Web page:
It sounds too good to be true. An all-expense paid vacation to the Universal Studios Resort in Orlando with limitless front-of-the-line passes to sidestep the pitied patrons waiting 90 minutes for a 90-second thrill ride. There’s just one catch; your kid must have cancer.
In the fall of 2012, the American Cancer Society invited our family to ROCK weekend which is a 3-day getaway organized on behalf of families with a newly-diagnosed cancer kid. The organizers plan engaging activities for the cancer kids and their siblings while parents attend informative seminars on managing life after the diagnosis.
I’ve never seen so many bald children in one place. But what was so striking to me that weekend was the unity that the group of worry-weary parents exhibited in that hotel conference center. Cancer is not biased. It strikes the poor, the rich, the middle class and it doesn’t care if you’re black or white. Though the families that weekend were diverse in makeup, we were unified in experience. As parents, we had found ourselves thrust into a do-or-die fight for our kid’s life after hearing that awful decree, “Your child has cancer”.
There was an undeniable solidarity and fellowship among the families that weekend. There were moms talking to other moms about the daily struggles of keeping up with the countless prescriptions, the endless clinic visits, and the crushing heartache of poor test results. Dads chatted with other dads about the struggle of juggling jobs, paying medical bills, and attempting to maintain sanity at home. We felt a natural affection for each other as involuntary members of an elite yet unpleasant club. Strangers otherwise, we found unity in our experience.
There were no celebrities at the event but you sure wouldn’t know it by the way the doctors were honored and praised. They were the saviors walking amongst us. The hopes of every mom and dad rested on the knowledge and expertise of these white-coated angels. We hung on every word they offered, recognizing them as the only thing standing between our child and a future funeral.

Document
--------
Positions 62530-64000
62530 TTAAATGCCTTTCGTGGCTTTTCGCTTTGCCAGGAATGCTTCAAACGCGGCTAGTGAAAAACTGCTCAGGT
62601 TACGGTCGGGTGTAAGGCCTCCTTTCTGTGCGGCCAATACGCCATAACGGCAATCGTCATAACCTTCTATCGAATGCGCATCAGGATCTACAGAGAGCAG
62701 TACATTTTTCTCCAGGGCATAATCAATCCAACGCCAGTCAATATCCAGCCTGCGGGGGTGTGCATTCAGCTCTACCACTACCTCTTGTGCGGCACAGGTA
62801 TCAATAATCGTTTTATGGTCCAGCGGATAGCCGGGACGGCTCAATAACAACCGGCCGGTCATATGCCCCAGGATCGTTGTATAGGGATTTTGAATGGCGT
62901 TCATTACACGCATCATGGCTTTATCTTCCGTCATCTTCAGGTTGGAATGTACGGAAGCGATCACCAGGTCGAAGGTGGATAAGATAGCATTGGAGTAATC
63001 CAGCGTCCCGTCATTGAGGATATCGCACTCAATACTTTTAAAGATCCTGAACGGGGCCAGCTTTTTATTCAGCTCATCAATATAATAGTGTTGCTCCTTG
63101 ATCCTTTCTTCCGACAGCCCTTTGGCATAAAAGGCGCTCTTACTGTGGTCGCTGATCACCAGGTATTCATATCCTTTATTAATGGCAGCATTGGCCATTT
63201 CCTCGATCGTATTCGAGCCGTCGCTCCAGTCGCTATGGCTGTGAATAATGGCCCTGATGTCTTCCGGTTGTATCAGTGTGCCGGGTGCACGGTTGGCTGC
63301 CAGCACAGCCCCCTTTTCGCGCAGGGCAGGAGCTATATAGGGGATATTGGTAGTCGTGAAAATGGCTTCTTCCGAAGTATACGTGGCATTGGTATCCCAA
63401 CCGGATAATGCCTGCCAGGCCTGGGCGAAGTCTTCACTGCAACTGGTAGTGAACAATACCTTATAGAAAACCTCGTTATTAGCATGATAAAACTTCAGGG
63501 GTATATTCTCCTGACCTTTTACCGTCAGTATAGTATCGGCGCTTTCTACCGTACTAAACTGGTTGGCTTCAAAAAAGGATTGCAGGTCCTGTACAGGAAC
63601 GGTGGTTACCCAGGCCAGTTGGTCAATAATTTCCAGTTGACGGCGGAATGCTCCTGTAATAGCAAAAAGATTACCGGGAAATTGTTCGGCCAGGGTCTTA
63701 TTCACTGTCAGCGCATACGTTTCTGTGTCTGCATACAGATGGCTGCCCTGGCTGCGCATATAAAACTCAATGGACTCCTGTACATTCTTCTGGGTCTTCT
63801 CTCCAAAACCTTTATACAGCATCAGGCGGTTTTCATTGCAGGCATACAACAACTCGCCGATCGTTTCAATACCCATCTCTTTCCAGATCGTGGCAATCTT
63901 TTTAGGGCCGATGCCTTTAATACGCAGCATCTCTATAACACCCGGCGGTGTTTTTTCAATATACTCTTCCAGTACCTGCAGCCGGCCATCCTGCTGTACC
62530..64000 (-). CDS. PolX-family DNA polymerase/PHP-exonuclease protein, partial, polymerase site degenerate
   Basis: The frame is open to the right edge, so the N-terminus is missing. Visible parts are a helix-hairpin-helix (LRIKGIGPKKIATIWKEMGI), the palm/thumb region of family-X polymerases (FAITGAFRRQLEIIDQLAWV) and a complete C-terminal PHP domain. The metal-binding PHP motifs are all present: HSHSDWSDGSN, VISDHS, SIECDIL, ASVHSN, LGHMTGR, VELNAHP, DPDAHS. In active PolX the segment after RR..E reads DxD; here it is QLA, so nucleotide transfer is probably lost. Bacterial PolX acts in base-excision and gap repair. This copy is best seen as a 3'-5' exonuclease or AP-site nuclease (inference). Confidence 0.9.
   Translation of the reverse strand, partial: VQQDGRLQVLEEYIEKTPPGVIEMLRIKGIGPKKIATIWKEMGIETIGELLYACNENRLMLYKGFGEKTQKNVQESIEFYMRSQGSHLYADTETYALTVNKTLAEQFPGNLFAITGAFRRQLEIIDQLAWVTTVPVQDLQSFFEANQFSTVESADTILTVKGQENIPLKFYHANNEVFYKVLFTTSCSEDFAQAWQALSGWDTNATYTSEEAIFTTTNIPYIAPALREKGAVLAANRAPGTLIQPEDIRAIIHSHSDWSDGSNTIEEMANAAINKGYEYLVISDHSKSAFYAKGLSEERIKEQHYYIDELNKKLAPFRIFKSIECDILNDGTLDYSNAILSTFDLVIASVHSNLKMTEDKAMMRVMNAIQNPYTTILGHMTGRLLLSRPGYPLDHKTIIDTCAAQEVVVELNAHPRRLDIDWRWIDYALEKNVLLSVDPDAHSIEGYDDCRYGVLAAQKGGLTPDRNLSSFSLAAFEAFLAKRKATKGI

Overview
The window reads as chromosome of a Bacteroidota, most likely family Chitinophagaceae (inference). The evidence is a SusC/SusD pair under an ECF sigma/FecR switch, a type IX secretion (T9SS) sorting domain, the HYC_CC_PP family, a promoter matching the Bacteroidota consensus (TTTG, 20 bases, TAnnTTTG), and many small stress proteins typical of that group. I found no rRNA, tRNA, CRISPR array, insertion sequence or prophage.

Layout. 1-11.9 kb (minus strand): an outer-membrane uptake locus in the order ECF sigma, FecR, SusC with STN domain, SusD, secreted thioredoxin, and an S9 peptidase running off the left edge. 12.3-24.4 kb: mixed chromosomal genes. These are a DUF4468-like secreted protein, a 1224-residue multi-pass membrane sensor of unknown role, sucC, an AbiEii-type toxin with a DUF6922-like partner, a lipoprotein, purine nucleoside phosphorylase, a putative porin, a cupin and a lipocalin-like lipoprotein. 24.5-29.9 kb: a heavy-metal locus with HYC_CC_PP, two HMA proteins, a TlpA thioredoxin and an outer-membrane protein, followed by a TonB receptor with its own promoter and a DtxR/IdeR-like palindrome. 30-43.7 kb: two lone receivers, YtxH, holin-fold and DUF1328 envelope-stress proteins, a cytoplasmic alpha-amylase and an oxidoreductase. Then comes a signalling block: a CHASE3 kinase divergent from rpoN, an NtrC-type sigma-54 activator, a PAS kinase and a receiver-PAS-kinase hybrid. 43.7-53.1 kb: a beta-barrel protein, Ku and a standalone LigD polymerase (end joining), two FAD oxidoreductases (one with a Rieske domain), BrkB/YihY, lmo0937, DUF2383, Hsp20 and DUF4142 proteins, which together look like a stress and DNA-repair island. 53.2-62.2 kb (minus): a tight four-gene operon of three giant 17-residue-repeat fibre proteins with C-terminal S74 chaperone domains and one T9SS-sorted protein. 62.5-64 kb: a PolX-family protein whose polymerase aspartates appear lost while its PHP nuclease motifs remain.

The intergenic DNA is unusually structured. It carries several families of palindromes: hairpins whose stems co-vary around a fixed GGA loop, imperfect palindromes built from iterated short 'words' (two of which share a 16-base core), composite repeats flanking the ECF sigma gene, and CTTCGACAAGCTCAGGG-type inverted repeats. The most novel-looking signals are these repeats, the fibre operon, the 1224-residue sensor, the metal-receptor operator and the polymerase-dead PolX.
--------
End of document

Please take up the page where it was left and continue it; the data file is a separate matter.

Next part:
I left that weekend thankful for a relaxing reprieve. Yet, I couldn’t help but see the obvious truth that God was pressing into me during those three days.
After all, isn’t that really a picture of the story of God’s people? Our plight was no different than those bald-headed kids and their parents. In truth, our situation was even more severe. Each of us was diagnosed with a previously hidden but unquestionably fatal heart condition. Each of us was given no choice but to rest our hopes for a remedy on the shoulders of someone far greater than ourselves.
The unity and brotherhood exhibited at ROCK weekend is exactly what we would expect to see from God’s people.
I suppose there is one big difference. In the case of the Church, the Great Physician not only diagnosed the problem, He became the cure. He provided a remedy through a red cross covered in life-giving blood that freely flows to anyone who would receive it.
If we had spiritual eyes to see, Sunday mornings might look a lot more like that weekend in Orlando. If we perceived our fate as clearly as those parents, we might be just as desperate to hear a Word from our Healer. If we truly believed the implications of our diagnosis and its ultimate cure, our hearts would be overwhelmed with praise and adoration for the Savior who stood between us and eternal death. We’d be far less likely to settle for a unity that is built on something less than Jesus blood and righteousness.